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San Marzano brands?

Sorry for the repeat of this post. I think I posted it under the wrong section -- I'm still new at this.
I keep hearing how wonderful San Marzano tomatoes are so I purchased a can, thinking there is only one brand. It is by Carmelina. Then my local grocery store started carrying Dell' Alpe San Marzano tomatoes. Is one brand better than the other? What should I be looking for?
Thanks for any advice you can give me.

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    1. re: irishnyc

      Not that it makes them less, but l believe these are San Marzano tomatoes, grown and packaged in USA.

    2. San Marzano refers to an area in Italy where the tomatoes are grown, and where the soil and the local variety make for something pretty special (though tomatoes grown elsewhere in Italy can be fantastic, as well.) There are any number of "labels", some with "certificates" of authenticity, some without. In the U.S., some packagers are using the San Marzano wording for California grown tomatoes as if it were a tomato variety, which it is not, as far as I know, and I think it's deceptive. (Note to irishnyc, your favorite as posted in the image is in fact from California.) Other packagers often write "San Marzano" type, with the word "type" often in smaller letters...Just check to see if the tomatoes are a product of Italy...

      2 Replies
      1. re: penthouse pup

        San Marzano is an heirloom variety of tomato. Here are three different types of San Marzanos for which you can buy the seeds from a US company.
        Another US company: http://growitalian.com/Qstore/Qstore....

        This variety has been traditionally grown in Campania in Italy and the Italian government has granted tomatoes packed in that area its certification DOP (Denominazione di Origine Protetta, the Italian equivalent of Protected designation of origin.)
        The identical San Marzano heirloom tomato is grown in other areas in Europe and the US. It can be grown successfully at the same latitude with the same growing conditions.
        There are quality S. Marzanos from CA that are the equal of, and some which are better than, Italian brands.

        1. re: penthouse pup

          The brand that Irishnyc mentions uses San Marzano seeds, Just talked to them at Fancy Food Show regarding this.

        2. Brands that are D.O.P. are certified and grown in a specific region of Italy. Those that are not may be San Marzano tomatos or other similar plum tomatos grown out side of the region. Many brands offer both D.O.P. and non certified maters. Cento and Nino brands are popular in my area.

          2 Replies
          1. re: Fritter

            Thanks for the information, correcting what I wrote earlier about "deceptive" practices...it's a lot like varietal grapes and wine-making...pinot noirs from California are different than pinot noirs from Burgundy, and along with technique, it's also about soil...

            1. re: penthouse pup

              Yeah, and sometimes there's a great pinot from CA, and a mediocre one from Burgundy.
              Tomatoes are agricultural products, subject to variation, even heirloom S. Marzanos, wherever they are grown or packed.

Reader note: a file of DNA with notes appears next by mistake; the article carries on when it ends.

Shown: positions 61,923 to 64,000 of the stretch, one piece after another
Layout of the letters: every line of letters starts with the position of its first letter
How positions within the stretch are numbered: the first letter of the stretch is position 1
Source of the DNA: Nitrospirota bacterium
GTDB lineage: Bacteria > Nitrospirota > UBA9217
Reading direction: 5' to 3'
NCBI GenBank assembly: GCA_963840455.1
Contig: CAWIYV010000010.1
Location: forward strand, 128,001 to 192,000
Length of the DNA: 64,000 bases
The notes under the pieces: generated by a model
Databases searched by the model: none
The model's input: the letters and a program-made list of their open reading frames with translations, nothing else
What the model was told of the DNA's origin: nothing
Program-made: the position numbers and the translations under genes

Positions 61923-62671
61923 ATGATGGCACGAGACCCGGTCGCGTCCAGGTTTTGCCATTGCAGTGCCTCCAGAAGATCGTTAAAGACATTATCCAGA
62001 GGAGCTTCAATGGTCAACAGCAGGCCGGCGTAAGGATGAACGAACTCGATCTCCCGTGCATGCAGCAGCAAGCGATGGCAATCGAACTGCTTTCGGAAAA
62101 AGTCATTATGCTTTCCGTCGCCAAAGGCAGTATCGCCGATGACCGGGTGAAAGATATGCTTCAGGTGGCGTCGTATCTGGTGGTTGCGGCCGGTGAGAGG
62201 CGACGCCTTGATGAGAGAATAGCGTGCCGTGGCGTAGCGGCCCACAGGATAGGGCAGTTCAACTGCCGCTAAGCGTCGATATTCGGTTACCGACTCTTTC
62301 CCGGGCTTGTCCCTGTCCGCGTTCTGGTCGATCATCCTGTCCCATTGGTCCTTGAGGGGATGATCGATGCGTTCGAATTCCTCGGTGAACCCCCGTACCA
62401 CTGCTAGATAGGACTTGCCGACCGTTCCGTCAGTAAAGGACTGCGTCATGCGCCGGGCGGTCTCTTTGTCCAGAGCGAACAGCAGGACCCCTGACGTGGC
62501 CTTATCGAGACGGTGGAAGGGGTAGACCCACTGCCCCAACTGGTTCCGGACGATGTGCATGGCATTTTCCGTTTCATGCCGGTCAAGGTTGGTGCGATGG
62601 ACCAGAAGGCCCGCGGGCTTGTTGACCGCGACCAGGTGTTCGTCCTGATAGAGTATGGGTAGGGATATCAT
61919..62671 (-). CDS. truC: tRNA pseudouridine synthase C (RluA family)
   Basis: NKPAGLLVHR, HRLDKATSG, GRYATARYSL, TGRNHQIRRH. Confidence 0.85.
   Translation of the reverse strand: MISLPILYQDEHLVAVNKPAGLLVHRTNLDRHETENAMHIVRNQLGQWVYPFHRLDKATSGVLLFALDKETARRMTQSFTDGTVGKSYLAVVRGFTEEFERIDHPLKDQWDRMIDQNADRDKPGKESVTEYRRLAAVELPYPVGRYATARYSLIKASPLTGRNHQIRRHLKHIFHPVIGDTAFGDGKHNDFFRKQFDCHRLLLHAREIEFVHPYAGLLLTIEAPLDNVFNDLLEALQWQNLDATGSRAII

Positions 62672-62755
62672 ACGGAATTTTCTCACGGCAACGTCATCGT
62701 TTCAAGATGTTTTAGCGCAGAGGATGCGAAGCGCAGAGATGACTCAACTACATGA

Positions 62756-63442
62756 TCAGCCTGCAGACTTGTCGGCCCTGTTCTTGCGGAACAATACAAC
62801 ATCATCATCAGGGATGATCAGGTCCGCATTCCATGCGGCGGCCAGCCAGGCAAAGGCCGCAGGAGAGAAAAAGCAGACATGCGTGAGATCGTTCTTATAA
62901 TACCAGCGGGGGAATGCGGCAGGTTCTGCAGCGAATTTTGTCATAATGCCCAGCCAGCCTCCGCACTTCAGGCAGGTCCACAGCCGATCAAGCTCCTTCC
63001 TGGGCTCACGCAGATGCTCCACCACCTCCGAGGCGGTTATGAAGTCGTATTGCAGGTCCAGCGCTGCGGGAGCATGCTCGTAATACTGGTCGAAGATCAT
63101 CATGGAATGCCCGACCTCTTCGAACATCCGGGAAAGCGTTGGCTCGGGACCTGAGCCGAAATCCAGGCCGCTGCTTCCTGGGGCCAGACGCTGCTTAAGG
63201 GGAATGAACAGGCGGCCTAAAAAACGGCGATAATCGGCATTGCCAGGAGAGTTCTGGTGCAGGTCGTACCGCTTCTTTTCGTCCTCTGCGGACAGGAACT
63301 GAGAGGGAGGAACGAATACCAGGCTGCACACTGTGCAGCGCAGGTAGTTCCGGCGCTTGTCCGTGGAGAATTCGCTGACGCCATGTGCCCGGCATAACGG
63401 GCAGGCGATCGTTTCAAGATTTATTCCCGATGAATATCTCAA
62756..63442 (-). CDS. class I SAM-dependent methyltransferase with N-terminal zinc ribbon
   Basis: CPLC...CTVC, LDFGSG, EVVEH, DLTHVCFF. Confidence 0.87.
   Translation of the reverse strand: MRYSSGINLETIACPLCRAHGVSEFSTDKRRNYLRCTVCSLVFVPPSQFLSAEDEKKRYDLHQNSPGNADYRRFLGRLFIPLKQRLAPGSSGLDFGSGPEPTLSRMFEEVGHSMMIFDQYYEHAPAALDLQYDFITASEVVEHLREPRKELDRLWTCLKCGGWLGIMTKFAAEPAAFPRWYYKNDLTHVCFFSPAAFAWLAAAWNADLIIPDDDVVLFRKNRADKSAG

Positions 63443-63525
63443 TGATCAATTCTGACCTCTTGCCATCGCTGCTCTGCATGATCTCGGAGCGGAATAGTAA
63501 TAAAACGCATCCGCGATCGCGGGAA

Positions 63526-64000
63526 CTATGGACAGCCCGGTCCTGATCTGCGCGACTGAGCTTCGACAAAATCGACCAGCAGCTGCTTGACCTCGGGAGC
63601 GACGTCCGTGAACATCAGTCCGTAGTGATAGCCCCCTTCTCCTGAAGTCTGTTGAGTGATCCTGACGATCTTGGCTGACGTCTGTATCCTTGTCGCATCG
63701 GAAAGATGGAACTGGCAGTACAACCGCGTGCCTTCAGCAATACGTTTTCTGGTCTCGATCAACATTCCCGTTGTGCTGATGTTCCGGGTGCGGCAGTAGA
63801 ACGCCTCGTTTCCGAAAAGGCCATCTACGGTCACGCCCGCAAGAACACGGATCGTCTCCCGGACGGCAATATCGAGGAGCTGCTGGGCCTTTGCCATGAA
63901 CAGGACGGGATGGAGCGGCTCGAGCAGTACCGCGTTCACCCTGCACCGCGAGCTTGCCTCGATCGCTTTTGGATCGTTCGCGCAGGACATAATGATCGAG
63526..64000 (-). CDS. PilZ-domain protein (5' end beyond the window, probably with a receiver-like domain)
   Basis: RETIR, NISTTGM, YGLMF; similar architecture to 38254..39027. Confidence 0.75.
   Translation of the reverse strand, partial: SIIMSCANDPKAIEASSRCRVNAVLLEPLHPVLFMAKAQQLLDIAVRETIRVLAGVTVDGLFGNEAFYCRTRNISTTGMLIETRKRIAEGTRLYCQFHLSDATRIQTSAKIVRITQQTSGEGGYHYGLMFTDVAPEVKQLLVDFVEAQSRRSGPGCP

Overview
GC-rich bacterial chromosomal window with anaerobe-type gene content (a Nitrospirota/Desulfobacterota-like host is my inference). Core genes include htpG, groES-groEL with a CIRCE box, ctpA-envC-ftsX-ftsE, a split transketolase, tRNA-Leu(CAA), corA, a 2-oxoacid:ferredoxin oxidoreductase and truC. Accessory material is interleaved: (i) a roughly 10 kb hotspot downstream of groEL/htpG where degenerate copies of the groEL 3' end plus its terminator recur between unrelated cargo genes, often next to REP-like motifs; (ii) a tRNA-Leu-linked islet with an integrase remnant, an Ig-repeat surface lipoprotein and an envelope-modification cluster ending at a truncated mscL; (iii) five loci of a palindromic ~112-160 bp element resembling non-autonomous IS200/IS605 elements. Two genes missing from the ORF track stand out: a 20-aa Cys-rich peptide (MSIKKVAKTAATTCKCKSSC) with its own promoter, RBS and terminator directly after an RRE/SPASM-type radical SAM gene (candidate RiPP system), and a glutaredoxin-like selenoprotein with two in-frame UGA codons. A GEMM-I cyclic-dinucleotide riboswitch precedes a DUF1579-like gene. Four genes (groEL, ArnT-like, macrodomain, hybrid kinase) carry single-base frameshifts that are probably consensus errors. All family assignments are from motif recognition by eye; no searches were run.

2. I'm in New England. I use the Sclafani brand of Italian San Marzano tomatoes, in paste. I have yet to find a brand that is as tasty.

            1. Hooked for life. I've grown one of the cultivars, but these D.O.P's keep me coming back.


              1. I've been very happy with the Vantia brand. http://www.ibfoods.com/store/item.asp...

                A local Italian grocer here in Boston sells them for $2.50 a can when you buy them by the case.

                Check out also this lengthy thread on the topic: http://chowhound.chow.com/topics/351272

                  1. I use Pastene.


                    Would like to get opinions on these compared to others.

                    1. I prefer *DOP San Marzanos* from La Valle, Strianese, or Colucchio, with La Valle being my favorite.

                      I find the "San Marzano" tomatoes (some are DOP, some are not) from Cento, De Cecco, Muir, Pastene, Rienzi, Sclafani, and Tutto Rosso to be somewhat inferior to my favorites listed above.

                      Haven't yet tried the ones pictured by irishnyc above (I believe the brand name is actually "San Marzano Tomatoes"!), but I've heard good things about 'em. And yes, they're grown in the USA.

                      FWIW, Cook's Illustrated likes Progresso's non-DOP San Marzano tomatoes as a cheaper alternative.

                      And, don't forget about the king of canned tomatoes, Il Miracolo di San Gennaro. I have not tried these yet, because I can't afford them!!


                      4 Replies
                      1. re: Joe Blowe

                        Beatrice's prices at Gustiamo have always been astronomical. Her tomatoes are wonderfuk but not IMHO above most of the better San Marzanos out there. She had at one point a jar of cooked cherry tomatoes that were nice and sold wholesale at $ 26.00 WHOLESALE

                        1. re: Delucacheesemonger

                          That may be so, but it appears that the Miracolos are just plain expensive anywhere you can find 'em...


                          1. re: Joe Blowe

                            Not implying she is overcharging at all, finds in her mind the best of everything Italian, and the price be damned.